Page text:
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I Forge Iron

freeman

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About freeman

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    Durham NC
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    Metalworking, leatherworking, rock climbing, kayaking, hiking

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  1. Absolutely gorgeous, I would love to have something like these in my kitchen.
  2. Now that the Anvil's Ring is bringing back their gallery you should consider submitting photos of this project. Amazing work.
  3. Frosty You make a good point. I guess when it comes down to it I don't know what my goal is at the moment beyond improving my skills as a blacksmith. I guess I don't have one yet.
  4. I'll see about getting some photos together for a tutorial next time I fire up the forge. It's a fairly straightforward process but I'm not real sure how to describe it.
  5. My pleasure, I hope it comes in handy.
  6. Update: I haven't been able to get Fred Pugh on the phone lately and I'm running low on coal again. Does anyone know if he's still an active supplier of coal? If not I would sure appreciate any tips on a new local supplier. Thanks in advance.
  7. Dunno if it's something in the water or what but I, too, have ventured into forging bottom tooling. One of the local smiths who is just starting out stopped by the shop yesterday morning with his anvil in tow. The last time we'd talked he had complained about not having a hot cut so I offered to help him get one together. After rummaging around in the scrap pile for a while we can up with some round stock that was beefy enough to fit the hardy hole on his anvil and fell to beating on it with hammers. Here are the results: While it's definitely not as pretty as the ones Mr. Brazeal make
  8. 15 minutes sounds about right, maybe a little faster than my way. I'll have to experiment.
  9. Link for those interested: www.metalartistforum.com/maf/index.php?/topic/7396-new-work-bamboo-lotus-gingko-koi/ And yes, those are some very impressive ginkgo leaves.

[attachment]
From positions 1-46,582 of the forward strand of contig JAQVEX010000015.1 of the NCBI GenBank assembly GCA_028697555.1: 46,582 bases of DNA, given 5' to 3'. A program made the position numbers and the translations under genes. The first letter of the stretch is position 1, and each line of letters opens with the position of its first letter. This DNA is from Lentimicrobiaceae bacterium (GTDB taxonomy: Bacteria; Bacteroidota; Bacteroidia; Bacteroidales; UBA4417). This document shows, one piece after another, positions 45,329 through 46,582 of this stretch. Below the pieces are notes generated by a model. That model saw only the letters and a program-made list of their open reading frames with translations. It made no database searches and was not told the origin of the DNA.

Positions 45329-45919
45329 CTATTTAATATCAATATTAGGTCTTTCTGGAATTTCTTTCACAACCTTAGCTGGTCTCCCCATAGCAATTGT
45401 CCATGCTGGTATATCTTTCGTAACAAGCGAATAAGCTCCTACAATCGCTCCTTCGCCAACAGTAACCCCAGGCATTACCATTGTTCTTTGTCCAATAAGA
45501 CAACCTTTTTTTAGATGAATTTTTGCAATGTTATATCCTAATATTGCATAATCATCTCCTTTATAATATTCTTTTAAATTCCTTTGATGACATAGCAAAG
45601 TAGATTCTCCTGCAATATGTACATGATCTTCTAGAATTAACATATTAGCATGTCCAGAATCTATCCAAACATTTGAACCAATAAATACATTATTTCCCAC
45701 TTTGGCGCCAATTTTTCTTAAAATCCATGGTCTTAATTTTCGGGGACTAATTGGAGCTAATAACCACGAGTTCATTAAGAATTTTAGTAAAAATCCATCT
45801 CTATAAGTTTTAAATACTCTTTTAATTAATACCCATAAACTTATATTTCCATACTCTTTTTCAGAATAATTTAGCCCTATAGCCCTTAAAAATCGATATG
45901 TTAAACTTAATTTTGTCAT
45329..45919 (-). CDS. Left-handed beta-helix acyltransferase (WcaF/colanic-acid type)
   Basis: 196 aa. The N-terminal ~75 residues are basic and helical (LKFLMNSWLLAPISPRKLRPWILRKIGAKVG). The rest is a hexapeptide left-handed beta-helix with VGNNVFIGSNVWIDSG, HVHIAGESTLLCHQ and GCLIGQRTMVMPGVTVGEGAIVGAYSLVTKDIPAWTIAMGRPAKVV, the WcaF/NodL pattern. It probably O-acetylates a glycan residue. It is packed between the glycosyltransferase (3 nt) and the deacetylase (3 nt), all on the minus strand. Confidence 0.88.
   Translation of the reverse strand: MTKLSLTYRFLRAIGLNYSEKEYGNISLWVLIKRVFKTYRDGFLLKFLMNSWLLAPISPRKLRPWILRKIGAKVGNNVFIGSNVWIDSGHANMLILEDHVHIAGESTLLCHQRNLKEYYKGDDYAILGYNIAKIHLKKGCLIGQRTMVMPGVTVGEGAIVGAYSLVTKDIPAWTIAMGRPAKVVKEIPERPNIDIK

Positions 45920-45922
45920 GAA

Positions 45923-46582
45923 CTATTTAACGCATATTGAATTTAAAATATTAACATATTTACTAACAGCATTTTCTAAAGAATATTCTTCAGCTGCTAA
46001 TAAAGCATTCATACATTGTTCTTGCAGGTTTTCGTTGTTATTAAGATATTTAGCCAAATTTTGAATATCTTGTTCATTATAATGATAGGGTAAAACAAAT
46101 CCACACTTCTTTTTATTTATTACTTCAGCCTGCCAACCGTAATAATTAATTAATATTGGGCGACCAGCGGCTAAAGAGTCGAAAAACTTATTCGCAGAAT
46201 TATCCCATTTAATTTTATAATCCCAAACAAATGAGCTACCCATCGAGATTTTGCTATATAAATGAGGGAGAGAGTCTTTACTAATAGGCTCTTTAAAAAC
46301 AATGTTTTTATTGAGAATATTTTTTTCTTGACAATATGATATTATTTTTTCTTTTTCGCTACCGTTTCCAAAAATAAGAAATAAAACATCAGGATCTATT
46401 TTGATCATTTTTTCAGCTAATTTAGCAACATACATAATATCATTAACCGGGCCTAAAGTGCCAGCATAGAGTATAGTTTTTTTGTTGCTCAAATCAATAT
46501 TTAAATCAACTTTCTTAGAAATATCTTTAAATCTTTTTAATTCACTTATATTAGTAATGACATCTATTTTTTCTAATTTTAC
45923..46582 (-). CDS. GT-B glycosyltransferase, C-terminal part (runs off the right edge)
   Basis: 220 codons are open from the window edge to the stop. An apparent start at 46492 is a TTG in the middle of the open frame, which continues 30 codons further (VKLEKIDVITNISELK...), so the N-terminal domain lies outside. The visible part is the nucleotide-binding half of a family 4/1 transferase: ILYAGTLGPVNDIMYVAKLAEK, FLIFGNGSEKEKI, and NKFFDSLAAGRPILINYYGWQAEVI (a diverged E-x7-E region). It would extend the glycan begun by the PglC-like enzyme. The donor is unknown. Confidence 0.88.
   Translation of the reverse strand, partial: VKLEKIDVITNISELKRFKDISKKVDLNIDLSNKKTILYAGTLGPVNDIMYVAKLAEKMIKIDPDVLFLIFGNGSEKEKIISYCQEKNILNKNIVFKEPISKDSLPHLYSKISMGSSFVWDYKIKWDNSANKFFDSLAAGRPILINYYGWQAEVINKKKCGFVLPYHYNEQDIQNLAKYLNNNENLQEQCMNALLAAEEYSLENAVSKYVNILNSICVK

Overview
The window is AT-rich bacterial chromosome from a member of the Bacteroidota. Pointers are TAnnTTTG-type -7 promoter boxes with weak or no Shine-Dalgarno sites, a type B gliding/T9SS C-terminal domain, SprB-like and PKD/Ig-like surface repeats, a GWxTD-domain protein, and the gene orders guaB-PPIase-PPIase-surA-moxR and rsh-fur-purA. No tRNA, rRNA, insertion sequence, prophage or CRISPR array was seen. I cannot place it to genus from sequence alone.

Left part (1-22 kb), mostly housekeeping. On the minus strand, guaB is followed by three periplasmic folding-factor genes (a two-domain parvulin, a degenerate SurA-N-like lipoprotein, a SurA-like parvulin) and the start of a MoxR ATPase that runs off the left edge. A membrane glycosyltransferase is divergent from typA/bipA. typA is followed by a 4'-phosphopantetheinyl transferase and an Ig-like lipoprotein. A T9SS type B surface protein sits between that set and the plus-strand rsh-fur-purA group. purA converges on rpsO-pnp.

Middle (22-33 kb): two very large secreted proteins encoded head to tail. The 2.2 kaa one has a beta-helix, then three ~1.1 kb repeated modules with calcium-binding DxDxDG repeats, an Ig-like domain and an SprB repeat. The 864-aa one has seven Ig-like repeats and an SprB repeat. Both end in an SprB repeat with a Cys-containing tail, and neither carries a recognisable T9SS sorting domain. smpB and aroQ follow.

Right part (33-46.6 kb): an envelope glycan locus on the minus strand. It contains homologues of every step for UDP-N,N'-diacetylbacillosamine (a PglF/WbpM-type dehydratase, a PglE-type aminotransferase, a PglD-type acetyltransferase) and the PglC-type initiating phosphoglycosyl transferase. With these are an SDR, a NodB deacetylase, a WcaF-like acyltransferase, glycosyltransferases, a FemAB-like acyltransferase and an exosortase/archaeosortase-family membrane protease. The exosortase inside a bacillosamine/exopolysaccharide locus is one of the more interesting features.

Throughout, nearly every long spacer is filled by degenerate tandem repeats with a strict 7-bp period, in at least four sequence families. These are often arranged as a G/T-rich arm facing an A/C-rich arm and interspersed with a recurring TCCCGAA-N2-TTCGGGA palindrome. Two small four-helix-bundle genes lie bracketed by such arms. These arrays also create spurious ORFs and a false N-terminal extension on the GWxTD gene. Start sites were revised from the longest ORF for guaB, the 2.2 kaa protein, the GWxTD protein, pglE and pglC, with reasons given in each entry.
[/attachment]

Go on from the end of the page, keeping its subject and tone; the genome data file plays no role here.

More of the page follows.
10. Any idea how long it takes you to make one?
  11. I appreciate the advice Frosty. I'm still on the fence on doing trade shows and the like. I patently dislike "production" work and they seem like quite a hassle for the $$$, but if I do decide to go down that road I'll definitely keep this in mind.
  12. My pleasure, I hope it helps! By the way, round stock should work just as well, you might try either upsetting your bar or just go ahead and start working it same as above. I typically use round stock when I'm doing smaller leaves like towards the end of a branch.
  13. Here's how I do them: Start by spreading the end of a bar by peening, then knock in the corners to begin defining the outer curve of my leaf: Then using my guillotine swage I isolate the body of the leaf from the rest of the bar. I then start drawing down the section of bar behind the leaf. This eventually becomes the stem. I repeat the steps listed until I've got the leaf fanned out to about 90 degrees and the stem necked down to about two or three times the thickness of the finished stem. At this point I start working the leaf in the vise. With
  14. I didn't take any pics of this batch unfortunately. I ground the billet on all sides looking for obvious delamination and didn't see anything and had worked it hot for a couple heats, again with no signs of delamination.
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